Our mid-stage programmes progressed as well. Karuna, our schizophrenia and Alzheimer's psychosis programme, announced a positive tolerability proof-of-concept study with our proprietary combination approach. This achievement paves the way for a Phase II trial in schizophrenia to begin later this year, which aims to build on the previous exciting human efficacy data generated at Eli Lilly. Vedanta has also commenced its first GMP manufacturing run of product candidate VE303, which we plan to advance into human clinical studies in C. difficile this year. Vedanta is also progressing very well in its partnership with Janssen, including moving towards human clinical trials in the next six to twelve months.

 

We've also expanded our IP portfolio, increasing our total patent and patent applications by 79 in the past year. These patents protect not only the foundational technologies for our programmes but also provide significant exclusivity periods for our product candidates.

 

As our pipeline deepens and progresses, we've made strategic additions to our world-class team with a focus on taking PureTech Health to the next level of growth and value realisation:

 

·     Bharatt Chowrira, PhD, JD, joined PureTech Health as President and Chief of Business and Strategy. Dr. Chowrira brings more than two decades of experience in the biopharmaceutical industry, combining a unique blend of R&D, corporate development, operations, financing, public offering, M&A, legal, IP, and licensing expertise. Dr. Chowrira was most recently the President of Synlogic, and prior to that he was Chief Operating Officer of Auspex (sold to Teva Pharmaceuticals for $3.5 billion) (joined in March 2017)

·     Joseph Bolen, PhD, joined PureTech Health as Chief Scientific Officer. Dr. Bolen brings decades of industry experience, having overseen the discovery and advancement of more than 30 drugs. He most recently served as President and CSO of Moderna Therapeutics, and prior to that he was CSO and President of Research and Development at Millennium (Sold to Takeda Pharmaceuticals for $8.8 billion)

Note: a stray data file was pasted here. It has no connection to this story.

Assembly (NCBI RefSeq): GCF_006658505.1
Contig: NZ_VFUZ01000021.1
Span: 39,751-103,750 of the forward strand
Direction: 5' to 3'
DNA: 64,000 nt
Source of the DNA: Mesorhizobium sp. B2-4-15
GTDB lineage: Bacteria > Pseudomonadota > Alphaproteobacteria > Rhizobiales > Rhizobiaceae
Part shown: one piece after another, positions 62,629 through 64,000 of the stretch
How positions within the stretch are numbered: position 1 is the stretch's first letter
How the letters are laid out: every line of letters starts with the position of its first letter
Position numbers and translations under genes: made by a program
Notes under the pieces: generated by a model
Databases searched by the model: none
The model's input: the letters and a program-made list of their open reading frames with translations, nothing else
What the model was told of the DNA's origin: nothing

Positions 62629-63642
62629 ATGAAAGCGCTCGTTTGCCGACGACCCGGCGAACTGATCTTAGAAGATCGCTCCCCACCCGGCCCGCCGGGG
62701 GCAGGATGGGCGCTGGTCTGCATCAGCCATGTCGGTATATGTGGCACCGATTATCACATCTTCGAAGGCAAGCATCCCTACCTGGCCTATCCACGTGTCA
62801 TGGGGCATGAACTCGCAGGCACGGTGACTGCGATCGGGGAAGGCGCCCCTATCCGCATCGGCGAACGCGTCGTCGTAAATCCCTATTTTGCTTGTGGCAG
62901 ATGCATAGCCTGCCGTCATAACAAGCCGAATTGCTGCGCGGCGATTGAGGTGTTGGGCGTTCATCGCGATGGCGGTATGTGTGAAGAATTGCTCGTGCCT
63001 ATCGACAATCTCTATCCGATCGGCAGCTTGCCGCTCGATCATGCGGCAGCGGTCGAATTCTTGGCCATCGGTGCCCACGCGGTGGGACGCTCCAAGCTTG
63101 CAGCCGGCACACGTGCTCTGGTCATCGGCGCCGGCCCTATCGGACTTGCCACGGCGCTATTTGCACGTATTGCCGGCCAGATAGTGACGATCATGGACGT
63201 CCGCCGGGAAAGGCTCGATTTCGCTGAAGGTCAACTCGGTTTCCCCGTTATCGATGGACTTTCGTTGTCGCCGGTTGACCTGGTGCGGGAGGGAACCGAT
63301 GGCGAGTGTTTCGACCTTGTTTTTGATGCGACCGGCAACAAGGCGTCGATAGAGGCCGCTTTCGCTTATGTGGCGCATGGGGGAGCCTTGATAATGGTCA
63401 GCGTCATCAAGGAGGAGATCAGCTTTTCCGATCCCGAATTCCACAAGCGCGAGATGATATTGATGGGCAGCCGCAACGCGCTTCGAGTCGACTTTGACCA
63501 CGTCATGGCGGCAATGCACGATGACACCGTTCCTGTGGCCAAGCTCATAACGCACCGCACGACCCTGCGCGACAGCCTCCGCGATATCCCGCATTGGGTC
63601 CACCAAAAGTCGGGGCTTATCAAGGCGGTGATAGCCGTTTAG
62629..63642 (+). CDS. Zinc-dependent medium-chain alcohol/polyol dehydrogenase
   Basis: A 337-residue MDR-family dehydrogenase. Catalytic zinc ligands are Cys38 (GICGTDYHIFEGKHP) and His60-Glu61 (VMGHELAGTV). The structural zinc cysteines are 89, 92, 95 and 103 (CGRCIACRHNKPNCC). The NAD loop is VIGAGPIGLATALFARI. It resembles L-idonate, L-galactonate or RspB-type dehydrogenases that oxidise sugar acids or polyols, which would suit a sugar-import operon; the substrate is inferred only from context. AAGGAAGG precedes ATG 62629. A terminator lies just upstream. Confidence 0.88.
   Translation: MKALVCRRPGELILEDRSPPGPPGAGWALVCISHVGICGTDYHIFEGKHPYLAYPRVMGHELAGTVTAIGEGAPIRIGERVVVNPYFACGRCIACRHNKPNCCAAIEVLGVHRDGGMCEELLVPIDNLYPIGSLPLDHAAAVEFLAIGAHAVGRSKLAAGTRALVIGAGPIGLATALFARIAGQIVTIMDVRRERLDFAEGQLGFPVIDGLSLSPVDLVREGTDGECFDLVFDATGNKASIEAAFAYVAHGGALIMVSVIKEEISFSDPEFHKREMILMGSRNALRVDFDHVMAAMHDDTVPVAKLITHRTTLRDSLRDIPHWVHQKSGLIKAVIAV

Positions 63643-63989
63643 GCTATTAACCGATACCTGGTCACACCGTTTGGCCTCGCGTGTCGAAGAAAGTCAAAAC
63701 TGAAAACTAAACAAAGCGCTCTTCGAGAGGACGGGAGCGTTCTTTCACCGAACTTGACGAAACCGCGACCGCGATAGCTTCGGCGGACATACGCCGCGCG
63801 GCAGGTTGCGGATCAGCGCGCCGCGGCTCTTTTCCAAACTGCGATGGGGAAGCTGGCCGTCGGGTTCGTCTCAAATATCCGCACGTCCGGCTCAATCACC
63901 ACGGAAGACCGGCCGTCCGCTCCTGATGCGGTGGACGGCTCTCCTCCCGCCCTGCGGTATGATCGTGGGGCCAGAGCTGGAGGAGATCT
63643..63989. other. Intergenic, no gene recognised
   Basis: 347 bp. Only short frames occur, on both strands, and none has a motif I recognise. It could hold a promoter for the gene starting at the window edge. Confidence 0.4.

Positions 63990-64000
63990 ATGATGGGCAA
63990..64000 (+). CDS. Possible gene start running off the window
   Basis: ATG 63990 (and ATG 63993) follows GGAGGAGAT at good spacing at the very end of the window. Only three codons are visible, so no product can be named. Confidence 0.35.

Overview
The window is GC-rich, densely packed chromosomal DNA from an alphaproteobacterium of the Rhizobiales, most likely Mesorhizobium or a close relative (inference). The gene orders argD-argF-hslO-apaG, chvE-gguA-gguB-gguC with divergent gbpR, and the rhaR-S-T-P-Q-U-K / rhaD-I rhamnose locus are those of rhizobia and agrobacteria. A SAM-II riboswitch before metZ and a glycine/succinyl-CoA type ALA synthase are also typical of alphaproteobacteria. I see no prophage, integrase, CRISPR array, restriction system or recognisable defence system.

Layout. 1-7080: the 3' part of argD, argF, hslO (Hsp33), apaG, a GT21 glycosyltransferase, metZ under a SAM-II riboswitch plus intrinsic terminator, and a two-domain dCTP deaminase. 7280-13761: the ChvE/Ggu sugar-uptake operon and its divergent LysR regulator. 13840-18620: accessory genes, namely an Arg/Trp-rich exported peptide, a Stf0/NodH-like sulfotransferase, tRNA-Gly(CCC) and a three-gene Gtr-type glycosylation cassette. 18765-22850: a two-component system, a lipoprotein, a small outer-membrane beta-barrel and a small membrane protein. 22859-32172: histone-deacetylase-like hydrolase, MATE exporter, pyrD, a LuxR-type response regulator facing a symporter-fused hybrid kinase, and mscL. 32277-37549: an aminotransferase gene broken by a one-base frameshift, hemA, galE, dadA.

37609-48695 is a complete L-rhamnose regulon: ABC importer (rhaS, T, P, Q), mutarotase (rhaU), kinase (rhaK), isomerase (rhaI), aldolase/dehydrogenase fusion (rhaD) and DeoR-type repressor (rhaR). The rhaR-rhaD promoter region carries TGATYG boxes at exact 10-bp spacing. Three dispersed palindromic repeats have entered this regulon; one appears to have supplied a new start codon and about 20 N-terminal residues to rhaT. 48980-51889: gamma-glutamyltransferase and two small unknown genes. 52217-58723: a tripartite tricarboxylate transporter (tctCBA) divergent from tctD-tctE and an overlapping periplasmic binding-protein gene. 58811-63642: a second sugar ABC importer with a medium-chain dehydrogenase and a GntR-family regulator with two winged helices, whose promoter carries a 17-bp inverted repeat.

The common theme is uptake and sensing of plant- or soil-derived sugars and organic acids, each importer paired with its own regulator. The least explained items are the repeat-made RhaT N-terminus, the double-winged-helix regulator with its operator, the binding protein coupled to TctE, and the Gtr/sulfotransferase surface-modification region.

·     Atul Pande, MD, joined PureTech Health as Chief Medical Officer. Dr. Pande has more than two decades of experience in drug development. He is the former Senior Vice President, Head of Neuroscience, and Senior Advisor, Pharmaceutical R&D at GlaxoSmithKline (joined in February 2017)

·     David Pass, PharmD, joined Gelesis as Chief Operating Officer. Dr. Pass has more than 20 years of commercial expertise across multiple therapeutic areas with a focus on diabetes and metabolics. He most recently served as Vice President of Marketing for the Diabetes Franchise at Boehringer Ingelheim where he built a billion-dollar commercial business in diabetes

·     LeRoux Jooste, joined Akili as Chief Commercial Officer. Mr. Jooste brings a track record of launching blockbuster neurology products and establishing commercial capabilities that deliver strong and sustained revenue growth